In the 1970s its interpretative activity is significantly reduced. After a series of professional failures, Gregory Peck lived one of his worst personal moments when his son major Jonathan, born in 1944 from his first marriage, committed suicide a shooting in 1975. His film career a small classic of cinema of terror that he met numerous sequels and imitations, and in the children of Brazil (1978), of Franklin J. Schaffner, went up the flight thanks to its appearance in the prophecy (1976), Richard Donner, adaptation of the best-selling book by Ira Levin in which played the nazi doctor Joseph Mengele. Almost retired during the 1980s, he devoted himself almost entirely to charitable activities as President of the American Association for the fight against Cancer and only appeared on the screen of testimonial form. Gringo viejo (1989), Luis Puenzo, in which replaced a sick Burt Lancaster, and Cape fear (1991), remake, directed by Martin Scorsese's 1962 eponymous film in which played a small role alongside Robert Mitchum, were two of their latest films. In 1986 he received the Donostia award at the 34TH International Film Festival of San Sebasti√°n and three years later Award from the American Film Institute.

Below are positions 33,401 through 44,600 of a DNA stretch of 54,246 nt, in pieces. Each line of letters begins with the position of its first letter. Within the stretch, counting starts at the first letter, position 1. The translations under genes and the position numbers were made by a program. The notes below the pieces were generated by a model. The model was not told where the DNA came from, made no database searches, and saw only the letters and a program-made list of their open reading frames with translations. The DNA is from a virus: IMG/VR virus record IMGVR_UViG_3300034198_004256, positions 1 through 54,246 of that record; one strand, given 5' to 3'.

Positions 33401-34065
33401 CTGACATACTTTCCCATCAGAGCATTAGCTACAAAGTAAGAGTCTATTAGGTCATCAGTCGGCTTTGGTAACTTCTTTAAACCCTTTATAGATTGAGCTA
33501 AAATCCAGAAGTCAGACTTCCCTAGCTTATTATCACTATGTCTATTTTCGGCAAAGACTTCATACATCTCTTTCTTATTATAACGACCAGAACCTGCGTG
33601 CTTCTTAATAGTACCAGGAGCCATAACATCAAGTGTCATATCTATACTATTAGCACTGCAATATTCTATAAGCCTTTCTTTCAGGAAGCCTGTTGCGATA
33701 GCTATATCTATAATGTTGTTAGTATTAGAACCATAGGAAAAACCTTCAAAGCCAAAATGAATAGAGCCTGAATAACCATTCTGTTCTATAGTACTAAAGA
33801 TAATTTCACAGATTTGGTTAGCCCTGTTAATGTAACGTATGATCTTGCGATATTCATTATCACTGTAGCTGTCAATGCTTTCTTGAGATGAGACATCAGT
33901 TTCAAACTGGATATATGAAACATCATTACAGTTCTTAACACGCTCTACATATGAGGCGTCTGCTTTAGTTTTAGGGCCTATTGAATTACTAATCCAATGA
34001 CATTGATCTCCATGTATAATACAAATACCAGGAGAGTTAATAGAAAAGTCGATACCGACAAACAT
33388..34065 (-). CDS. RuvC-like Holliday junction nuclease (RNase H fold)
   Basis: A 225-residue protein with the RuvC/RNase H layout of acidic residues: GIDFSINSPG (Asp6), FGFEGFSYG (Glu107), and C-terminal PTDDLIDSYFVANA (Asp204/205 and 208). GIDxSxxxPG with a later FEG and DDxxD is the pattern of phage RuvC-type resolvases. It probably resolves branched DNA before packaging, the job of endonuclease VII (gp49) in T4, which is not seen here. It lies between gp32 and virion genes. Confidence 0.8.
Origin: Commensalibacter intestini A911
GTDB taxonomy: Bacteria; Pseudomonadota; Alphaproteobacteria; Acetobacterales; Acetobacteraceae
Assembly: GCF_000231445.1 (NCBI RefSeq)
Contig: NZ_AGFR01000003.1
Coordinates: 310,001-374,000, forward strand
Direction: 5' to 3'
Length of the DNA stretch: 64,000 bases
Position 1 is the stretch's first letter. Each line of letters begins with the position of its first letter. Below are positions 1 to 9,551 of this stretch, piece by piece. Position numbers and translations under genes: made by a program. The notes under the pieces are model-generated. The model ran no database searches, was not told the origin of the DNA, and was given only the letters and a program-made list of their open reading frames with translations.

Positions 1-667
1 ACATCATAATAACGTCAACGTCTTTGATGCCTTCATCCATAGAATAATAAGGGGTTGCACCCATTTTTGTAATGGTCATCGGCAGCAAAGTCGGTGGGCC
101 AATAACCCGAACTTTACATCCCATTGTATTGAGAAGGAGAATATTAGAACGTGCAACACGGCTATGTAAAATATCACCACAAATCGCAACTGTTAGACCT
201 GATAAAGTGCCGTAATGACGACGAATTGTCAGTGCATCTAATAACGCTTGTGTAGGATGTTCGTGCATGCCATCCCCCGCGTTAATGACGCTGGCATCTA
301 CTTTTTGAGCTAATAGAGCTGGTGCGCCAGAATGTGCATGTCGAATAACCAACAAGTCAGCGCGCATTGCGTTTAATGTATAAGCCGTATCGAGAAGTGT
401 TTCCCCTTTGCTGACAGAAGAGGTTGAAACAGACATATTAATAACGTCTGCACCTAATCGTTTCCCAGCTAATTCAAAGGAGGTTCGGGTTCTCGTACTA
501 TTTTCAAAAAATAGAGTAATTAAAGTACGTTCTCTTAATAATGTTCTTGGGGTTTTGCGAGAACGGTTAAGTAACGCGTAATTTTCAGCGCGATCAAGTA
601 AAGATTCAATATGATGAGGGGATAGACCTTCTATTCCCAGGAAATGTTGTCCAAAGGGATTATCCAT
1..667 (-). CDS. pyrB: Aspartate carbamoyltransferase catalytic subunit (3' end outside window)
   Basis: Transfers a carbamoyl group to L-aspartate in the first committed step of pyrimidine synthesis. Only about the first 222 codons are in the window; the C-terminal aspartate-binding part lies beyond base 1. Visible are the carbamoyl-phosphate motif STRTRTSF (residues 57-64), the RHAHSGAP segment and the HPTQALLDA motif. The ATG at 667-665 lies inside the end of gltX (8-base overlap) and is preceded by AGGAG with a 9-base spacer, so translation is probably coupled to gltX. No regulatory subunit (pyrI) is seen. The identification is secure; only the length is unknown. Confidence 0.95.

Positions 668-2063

Filmography

1944: Glory days; The keys of the reino.1945: remember; The Valley of the destino.1946: the awakening; Duel to the sol.1947: the invisible barrier; The Paradine process; Passion in the selva.1948: Sky amarillo.1949: the great sinner; Souls in the hoguera.1950: the pistolero.1951: only the brave; David and Bathseba; The hidalgo of the mares.1952: the world in your hands; The snows of Kilimanjaro; Pictura.1953: Vacation in Rome; The millonario.1954: Boum sur Paris; Decision at midnight; Plain roja.1956: the man in the grey suit; Moby Dick.1957: My suspicious esposa.1958: the Avenger mercilessly; Grandeza.1959 horizons: top of the heroes; The final hour; Days without vida.1961: Navarone.1962 cannons: the conquest of the West; Kill a Mockingbird; Cape of the terror.1963: Captain Newman.1964: and came the day of the venganza.1965: The love goddesses; Espejismo.1966: Espejismo.1969: the night of the Giants; McKenna gold; The shade of yellow Tsar; Caught in the espacio.1970: I watch the camino.1971: fuego.1973 circle: two Billy sombreros.1976: the profecia.1977: MacArthur, general rebelde.1978: children of the Brasil.1980: Lions marinos.1987: Amazing Grace and Chuck.1989: Gringo viejo.1991: with the money of others; Cape fear.